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Work and Social Security Disability Benefits


A person’s identity is frequently tied to the work he/she does, and in America, a person’s worth is particularly associated with one’s job. For those suffering from a disability, the loss of this touchstone is very difficult, both emotionally and financially. While Social Security Disability Insurance (SSDI) cannot fix the psychological impact of a disabling condition, it can at least provide financial stability, which allows an individual to focus on managing the impairment, rather than how to pay the bills. Past, present and future employment play a big part in the SSDI system, and understanding how a person’s employment record affects the award and retention of benefits is essential information all applicants should have. To that end, a discussion of how work credits factor into the decision to award SSDI benefits, and the ability of an SSDI benefits recipient to work and still remain eligible for the SSDI program, will follow below.

Work Credits

Qualifying for SSDI benefits obviously requires the presence of a disability that hinders a person’s capacity to work, but another necessary component to eligibility for SSDI benefits is having an adequate work history. Basically, each person must contribute enough to the Social Security system during his/her working life to be eligible to receive benefits. How much one pays into the Social Security system is based upon his/her earnings, and the SSA converts this number into work credits. Recipients of federal SSA benefits – which includes SSDI – must accumulate a certain number of work credits to qualify for coverage. A person can earn up to four credits per year, and the dollar amount needed to earn one credit is computed annually. In 2016, that number was $1,300. Unlike retirement benefits, how many work credits a person needs to qualify for SSDI benefits depends upon the age when the disability began. For example, before the age of 24, an individual needs to earn six credits within the three years immediately preceding the disability, and for those 31 or older, which encompasses most of the individuals seeking benefits, the number of work credits needed ranges from 20 to 40. Note that for those 31 and older, 20 credits must be earned in the 10 years directly preceding the onset of the disability, but any additional credits needed to qualify can be earned from employment more than 10 years in the past.

Working and Keeping Benefits

Despite the unfortunate assumption that people on disability are avoiding work, the vast majority would rather be working, and many, in fact, try to return to work to the extent possible. The SSA wants to encourage recipients of disability benefits to work, while still allowing them to keep their SSDI benefits. As a result, the SSA offers work incentives to SSDI benefit recipients that permit them to receive full benefits and still work for a limited time, as well as retraining and rehabilitation for new lines of employment. The trial work period program lets SSDI benefit recipients attempt to work, without a limit on earnings, while retaining full disability benefits. To qualify, all work must be reported and the disability must be present. Any month a person earns more than $840 is considered part of the trial work period, which continues until a person earns more than $840 during any nine months over a 60-month time span. Further, an individual can continue to receive benefits after the trial work period is over for another 36 months, assuming monthly earnings do not exceed $1,170. Importantly, if benefits stop because a person sustains monthly earnings above the $1,170 threshold, but is later forced to stop working again due to a disability, this person can request a reinstatement of benefits without filing a new application. Note that this reinstatement grace period lasts for five years, after which a new SSDI application would need to be filed if a disability returns.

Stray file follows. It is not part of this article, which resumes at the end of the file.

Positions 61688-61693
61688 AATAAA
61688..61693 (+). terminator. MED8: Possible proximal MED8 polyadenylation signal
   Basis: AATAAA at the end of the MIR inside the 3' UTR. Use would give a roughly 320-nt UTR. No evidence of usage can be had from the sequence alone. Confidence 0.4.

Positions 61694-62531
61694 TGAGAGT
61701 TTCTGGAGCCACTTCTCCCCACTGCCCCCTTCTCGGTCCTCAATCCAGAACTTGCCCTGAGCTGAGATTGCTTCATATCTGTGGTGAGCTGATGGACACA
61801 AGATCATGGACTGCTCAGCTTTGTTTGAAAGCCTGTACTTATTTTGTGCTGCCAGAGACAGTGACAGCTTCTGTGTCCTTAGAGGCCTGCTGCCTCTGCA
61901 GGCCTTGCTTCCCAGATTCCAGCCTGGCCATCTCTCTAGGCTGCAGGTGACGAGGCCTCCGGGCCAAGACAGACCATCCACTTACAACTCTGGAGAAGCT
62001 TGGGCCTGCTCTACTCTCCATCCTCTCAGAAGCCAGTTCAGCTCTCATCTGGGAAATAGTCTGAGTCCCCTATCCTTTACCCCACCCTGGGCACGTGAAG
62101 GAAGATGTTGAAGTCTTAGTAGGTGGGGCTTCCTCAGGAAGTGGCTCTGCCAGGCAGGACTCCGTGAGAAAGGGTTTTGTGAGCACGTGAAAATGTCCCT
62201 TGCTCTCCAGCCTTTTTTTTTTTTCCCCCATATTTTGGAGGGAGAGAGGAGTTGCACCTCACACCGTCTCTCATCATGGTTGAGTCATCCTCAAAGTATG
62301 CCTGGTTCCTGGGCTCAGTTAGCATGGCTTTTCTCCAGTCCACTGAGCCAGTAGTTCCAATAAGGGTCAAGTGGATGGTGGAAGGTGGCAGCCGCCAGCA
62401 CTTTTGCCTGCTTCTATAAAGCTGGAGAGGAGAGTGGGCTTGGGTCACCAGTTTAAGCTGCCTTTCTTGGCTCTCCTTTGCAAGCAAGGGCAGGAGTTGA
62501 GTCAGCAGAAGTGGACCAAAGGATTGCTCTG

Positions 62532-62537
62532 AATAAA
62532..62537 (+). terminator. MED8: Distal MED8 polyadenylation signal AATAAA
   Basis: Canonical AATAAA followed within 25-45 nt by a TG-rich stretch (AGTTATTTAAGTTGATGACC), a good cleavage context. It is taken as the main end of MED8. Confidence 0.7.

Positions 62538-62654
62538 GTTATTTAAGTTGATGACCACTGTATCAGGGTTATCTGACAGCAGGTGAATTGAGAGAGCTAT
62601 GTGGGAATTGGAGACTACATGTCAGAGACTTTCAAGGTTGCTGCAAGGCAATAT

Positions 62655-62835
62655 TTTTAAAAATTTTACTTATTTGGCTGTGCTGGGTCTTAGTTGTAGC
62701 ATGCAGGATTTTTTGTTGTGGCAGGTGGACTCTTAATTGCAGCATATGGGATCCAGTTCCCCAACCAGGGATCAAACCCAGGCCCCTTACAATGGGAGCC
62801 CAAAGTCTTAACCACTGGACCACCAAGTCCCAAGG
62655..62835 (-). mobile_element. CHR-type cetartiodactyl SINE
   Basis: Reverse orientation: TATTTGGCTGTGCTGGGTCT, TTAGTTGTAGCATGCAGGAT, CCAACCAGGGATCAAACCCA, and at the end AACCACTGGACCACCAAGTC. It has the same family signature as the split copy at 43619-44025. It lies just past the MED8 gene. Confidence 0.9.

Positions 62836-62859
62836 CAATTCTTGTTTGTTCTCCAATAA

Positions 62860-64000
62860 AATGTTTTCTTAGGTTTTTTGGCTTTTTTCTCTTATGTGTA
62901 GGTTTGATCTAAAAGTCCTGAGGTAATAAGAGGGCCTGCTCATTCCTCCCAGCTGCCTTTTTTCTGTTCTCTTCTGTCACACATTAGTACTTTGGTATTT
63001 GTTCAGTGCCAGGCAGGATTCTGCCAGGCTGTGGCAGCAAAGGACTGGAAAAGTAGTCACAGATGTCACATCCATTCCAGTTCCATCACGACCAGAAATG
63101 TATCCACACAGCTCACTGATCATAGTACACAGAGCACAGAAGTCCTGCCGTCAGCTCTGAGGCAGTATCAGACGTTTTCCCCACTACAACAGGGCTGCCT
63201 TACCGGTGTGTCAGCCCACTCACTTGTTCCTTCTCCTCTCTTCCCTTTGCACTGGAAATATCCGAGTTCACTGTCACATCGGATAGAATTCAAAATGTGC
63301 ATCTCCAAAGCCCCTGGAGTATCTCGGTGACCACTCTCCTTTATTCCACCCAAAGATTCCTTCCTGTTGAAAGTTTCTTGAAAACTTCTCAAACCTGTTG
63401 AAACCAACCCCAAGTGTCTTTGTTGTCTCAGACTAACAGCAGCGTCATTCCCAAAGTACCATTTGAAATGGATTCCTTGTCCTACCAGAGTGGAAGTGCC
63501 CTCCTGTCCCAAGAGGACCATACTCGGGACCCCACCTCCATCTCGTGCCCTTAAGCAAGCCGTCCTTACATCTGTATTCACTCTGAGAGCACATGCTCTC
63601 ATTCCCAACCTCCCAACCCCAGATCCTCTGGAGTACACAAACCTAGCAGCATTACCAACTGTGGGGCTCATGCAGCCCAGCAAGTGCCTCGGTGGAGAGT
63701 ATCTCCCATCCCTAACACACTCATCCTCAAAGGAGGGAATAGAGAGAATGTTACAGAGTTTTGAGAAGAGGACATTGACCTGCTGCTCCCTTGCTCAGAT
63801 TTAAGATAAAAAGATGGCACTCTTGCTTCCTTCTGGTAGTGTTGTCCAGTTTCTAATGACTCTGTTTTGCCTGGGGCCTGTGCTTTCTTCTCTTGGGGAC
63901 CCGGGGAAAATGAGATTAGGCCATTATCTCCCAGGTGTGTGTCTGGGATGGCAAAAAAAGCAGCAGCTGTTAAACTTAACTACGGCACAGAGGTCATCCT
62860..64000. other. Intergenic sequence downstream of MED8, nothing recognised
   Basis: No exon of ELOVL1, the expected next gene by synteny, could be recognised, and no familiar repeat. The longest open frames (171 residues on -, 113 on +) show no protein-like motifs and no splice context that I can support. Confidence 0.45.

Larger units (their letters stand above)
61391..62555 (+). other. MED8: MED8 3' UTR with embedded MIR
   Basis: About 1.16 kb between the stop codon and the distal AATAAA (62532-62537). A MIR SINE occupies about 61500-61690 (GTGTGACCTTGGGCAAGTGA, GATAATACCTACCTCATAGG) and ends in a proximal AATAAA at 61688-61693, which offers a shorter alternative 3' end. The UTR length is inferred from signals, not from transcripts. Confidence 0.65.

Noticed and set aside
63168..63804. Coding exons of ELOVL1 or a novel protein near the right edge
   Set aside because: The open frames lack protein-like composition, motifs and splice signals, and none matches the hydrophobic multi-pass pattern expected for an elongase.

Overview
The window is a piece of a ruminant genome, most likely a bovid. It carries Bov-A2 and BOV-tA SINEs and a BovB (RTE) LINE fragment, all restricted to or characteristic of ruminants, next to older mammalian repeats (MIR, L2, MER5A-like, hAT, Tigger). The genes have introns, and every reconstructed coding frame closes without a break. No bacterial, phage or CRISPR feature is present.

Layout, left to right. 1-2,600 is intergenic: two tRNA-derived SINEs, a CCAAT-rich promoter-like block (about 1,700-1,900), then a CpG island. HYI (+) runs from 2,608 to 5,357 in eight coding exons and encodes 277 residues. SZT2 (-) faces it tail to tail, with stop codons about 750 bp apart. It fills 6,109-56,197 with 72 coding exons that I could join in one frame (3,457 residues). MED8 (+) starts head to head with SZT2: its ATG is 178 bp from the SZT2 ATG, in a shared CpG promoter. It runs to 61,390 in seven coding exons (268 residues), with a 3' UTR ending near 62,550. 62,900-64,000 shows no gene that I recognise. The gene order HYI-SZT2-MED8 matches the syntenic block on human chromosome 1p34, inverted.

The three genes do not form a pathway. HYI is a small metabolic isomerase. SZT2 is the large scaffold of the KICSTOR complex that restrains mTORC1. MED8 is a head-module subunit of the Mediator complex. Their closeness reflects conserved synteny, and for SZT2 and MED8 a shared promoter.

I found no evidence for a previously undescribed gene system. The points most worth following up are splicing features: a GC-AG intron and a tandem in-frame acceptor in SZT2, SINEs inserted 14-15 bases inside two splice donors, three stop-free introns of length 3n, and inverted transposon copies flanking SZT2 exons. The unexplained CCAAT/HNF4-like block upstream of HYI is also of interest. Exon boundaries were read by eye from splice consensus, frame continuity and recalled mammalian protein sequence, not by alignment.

Consult a Disability Insurance Attorney

Few issues can so radically alter a person’s life like the onset of a disability, and if you are in this situation, talk to a disability insurance attorney about your options. SSDI benefits are open to the vast majority of Americans, but qualifying is often tricky and time-consuming. Farrell Disability Law understands how stressful these circumstances are, and will fight to get you the benefits you need. If you live in Florida or South Georgia, contact the office today for a free consultation.



Farrell Disability Law is located in Jacksonville, FL and serves clients throughout Florida, including Jacksonville Beach, Jacksonville, Atlantic Beach, Orange Park, Doctors Inlet, Neptune Beach, Callahan, Bryceville, Middleburg, Fernandina Beach, Clay County, Duval County and Nassau County.


2319 Oak Street
Jacksonville, Florida
Phone: 904-388-8870 Primary: 904-388-8870 Fax: 904-339-9590


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Orlando, Florida 32801
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